In non-deterministic wallets each key is randomly generated on its own accord and they are not extracted from one seed phrase. Therefore, any backups of the wallet must store each and every single private key used as an address, as well as a buffer of 100 or so future keys that may have already been given out as addresses but with payments not yet received.
Talking about the security of your wallet, it is crucial to understand what are private and public keys. In this article, we explain the definition of private and public keys and elaborate on their importance. Check our educational article from Atomic Wallet Academy: What is blockchain?
In the context of cryptocurrencies, Private Key is a secret number that allows you to spend your assets. Each Private Key is attached to the Public Address as a signature. It serves as proof of the ownership of the address. And allows you to access your funds and manage them. Private keys are tied to your password and well-protected with a 12-words mnemonic seed phrase. Every address created has its own private key. Your funds are not stored in the wallet itself - they are stored on the blockchain. Private Key gives you access to them within the wallet.
You should NEVER give your private keys to anyone (including us). Giving your private keys - means giving full access to your funds. It is like giving your house key or bank login to someone. That person would be able to come in and take everything. There is a lot of scam in the cryptocurrency world. Always be aware, no matter how safe it looks. If you ever lose access to your keys or wallet itself - you can always regain it with your 12-word phrase. You can restore the wallet by backup phrase and have your private and public keys again. Learn how in this article.
In this section, you can find important primary and secondary source documents on the Manhattan Project, the Cold War, nuclear tests, and more. These documents trace key decisions, moments, and characters of the making of the atomic bomb in World War II.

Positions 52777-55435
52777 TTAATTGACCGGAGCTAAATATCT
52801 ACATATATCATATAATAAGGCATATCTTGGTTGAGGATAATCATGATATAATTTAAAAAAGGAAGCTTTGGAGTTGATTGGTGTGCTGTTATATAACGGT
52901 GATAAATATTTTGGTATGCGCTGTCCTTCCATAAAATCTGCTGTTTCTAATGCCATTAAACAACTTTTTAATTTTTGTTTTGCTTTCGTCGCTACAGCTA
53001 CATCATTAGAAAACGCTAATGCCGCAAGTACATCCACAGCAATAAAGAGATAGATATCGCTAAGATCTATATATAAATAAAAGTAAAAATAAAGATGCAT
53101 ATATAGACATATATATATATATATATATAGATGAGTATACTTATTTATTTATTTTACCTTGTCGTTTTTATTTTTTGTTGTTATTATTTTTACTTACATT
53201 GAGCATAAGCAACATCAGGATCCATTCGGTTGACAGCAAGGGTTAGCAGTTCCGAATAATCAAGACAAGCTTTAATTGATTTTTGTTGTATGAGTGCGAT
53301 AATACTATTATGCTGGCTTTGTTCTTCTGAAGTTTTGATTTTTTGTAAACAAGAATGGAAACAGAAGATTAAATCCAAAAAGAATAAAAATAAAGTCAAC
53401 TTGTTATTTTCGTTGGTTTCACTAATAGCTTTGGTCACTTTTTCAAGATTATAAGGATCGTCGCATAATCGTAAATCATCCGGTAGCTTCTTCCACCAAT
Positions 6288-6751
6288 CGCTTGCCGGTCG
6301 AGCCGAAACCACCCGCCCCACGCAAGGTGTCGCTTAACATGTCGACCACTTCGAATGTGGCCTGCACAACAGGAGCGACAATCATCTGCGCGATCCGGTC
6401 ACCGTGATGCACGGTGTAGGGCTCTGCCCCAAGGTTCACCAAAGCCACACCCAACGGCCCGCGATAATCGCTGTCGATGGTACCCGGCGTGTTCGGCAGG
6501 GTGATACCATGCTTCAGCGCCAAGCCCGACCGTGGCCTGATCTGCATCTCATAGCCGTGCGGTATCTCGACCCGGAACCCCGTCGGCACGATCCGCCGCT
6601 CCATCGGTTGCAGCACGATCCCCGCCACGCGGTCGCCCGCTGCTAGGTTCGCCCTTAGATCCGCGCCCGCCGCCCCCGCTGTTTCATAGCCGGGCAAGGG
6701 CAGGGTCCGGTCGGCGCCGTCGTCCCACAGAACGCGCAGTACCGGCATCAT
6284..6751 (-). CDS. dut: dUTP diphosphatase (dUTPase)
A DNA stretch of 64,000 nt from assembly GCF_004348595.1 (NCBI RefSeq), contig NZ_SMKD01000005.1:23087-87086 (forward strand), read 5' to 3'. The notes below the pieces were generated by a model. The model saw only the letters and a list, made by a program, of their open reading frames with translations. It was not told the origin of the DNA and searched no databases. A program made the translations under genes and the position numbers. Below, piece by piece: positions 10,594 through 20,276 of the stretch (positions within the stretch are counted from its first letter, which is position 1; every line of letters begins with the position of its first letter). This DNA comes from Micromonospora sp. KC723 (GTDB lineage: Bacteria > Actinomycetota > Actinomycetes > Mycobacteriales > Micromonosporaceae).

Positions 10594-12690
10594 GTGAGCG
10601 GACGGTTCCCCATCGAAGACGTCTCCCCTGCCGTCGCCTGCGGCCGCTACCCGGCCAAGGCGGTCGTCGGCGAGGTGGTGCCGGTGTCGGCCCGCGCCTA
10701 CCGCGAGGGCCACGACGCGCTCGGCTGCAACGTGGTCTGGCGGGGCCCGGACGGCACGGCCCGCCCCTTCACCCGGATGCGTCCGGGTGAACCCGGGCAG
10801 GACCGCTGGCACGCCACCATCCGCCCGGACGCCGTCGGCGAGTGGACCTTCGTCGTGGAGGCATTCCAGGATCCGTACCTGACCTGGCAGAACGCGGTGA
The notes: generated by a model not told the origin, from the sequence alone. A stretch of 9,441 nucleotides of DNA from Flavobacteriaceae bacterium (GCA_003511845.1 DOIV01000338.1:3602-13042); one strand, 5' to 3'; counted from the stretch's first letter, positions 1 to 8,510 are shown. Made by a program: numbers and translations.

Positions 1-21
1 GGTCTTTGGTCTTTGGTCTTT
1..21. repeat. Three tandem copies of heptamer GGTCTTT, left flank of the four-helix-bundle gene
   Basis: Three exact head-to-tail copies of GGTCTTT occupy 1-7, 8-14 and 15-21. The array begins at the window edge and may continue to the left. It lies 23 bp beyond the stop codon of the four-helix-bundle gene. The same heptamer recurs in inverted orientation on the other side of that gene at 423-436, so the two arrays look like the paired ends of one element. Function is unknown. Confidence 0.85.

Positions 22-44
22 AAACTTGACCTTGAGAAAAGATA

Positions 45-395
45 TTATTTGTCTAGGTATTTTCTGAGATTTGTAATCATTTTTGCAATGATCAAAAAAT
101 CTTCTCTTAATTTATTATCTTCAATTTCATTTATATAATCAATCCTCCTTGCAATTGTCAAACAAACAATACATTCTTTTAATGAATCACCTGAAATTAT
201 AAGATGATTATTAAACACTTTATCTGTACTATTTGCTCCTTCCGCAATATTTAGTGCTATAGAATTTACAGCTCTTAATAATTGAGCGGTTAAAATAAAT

Paper: N. Ashby, T.E. Parker and B.R. Patla. 2018. A null test of general relativity based on a long-term comparison of atomic transition frequencies. Nature Physics. June 4. Advance Online Publication. DOI: 10.1038/s41567-018-0156-2
A number (all?) of key-value stores will 'roll back' an action if the underlying data has changed since you last grabbed it. Possibly this could be used to simulate atomic transactions, then, as you could then indicate that a particular field is locked. There are some obvious issues with this approach.
If, taking your example, you want to atomically update the value in a single document (row in relational terminology), you can do so in CouchDB. You will get a conflict error when you try to commit the change if an other contending client has updated the same document since you read it. You will then have to read the new value, update and re-try the commit. There is an indeterminate (possibly infinite if there is a lot of contention) number of times you may have to repeat this process, but you are guaranteed to have a document in the database with an atomically updated balance if your commit ever succeeds.
To provide a concrete example (because there is a surprising lack of correct examples online): here's how to implement an "atomic bank balance transfer" in CouchDB (largely copied from my blog post on the same subject: -bank-balance-transfer-with-couchdb/)
For the sake of brevity, this specific implementation assumes some amount ofatomicity in CouchDB's map-reduce. Updating the code so it does not rely onthat assumption is left as an exercise to the reader.
The add method will only add the item to the cache if it does not already exist in the cache store. The method will return true if the item is actually added to the cache. Otherwise, the method will return false. The add method is an atomic operation:
Atomic locks allow for the manipulation of distributed locks without worrying about race conditions. For example, Laravel Forge uses atomic locks to ensure that only one remote task is being executed on a server at a time. You may create and manage locks using the Cache::lock method:
Because of the ordering of keys, a namespace in FoundationDB is defined by any prefix prepended to keys. For example, if we use a prefix 'alpha', any key of the form 'alpha' + remainder will be nested under 'alpha'. Although you can manually manage prefixes, it is more convenient to use the tuple layer. To define a namespace with the tuple layer, just create a tuple (namespace_id) with an identifier for the namespace. You can add a new key (foo, bar) to the namespace by extending the tuple: (namespace_id, foo, bar). You can also create nested namespaces by extending your tuple with another namespace identifier: (namespace_id, nested_id). The tuple layer automatically encodes each of these tuple as a byte string that preserves its intended order.